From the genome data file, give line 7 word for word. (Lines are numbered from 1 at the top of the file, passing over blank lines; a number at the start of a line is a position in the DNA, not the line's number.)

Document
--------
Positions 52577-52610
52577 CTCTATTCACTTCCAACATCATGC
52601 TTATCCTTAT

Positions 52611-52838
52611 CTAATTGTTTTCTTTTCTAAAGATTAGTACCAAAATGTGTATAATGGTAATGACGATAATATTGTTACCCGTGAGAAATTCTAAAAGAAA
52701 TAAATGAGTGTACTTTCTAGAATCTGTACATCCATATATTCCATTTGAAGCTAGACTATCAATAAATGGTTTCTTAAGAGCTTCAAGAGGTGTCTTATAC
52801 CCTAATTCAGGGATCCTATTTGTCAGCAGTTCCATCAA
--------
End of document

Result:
52801 CCTAATTCAGGGATCCTATTTGTCAGCAGTTCCATCAA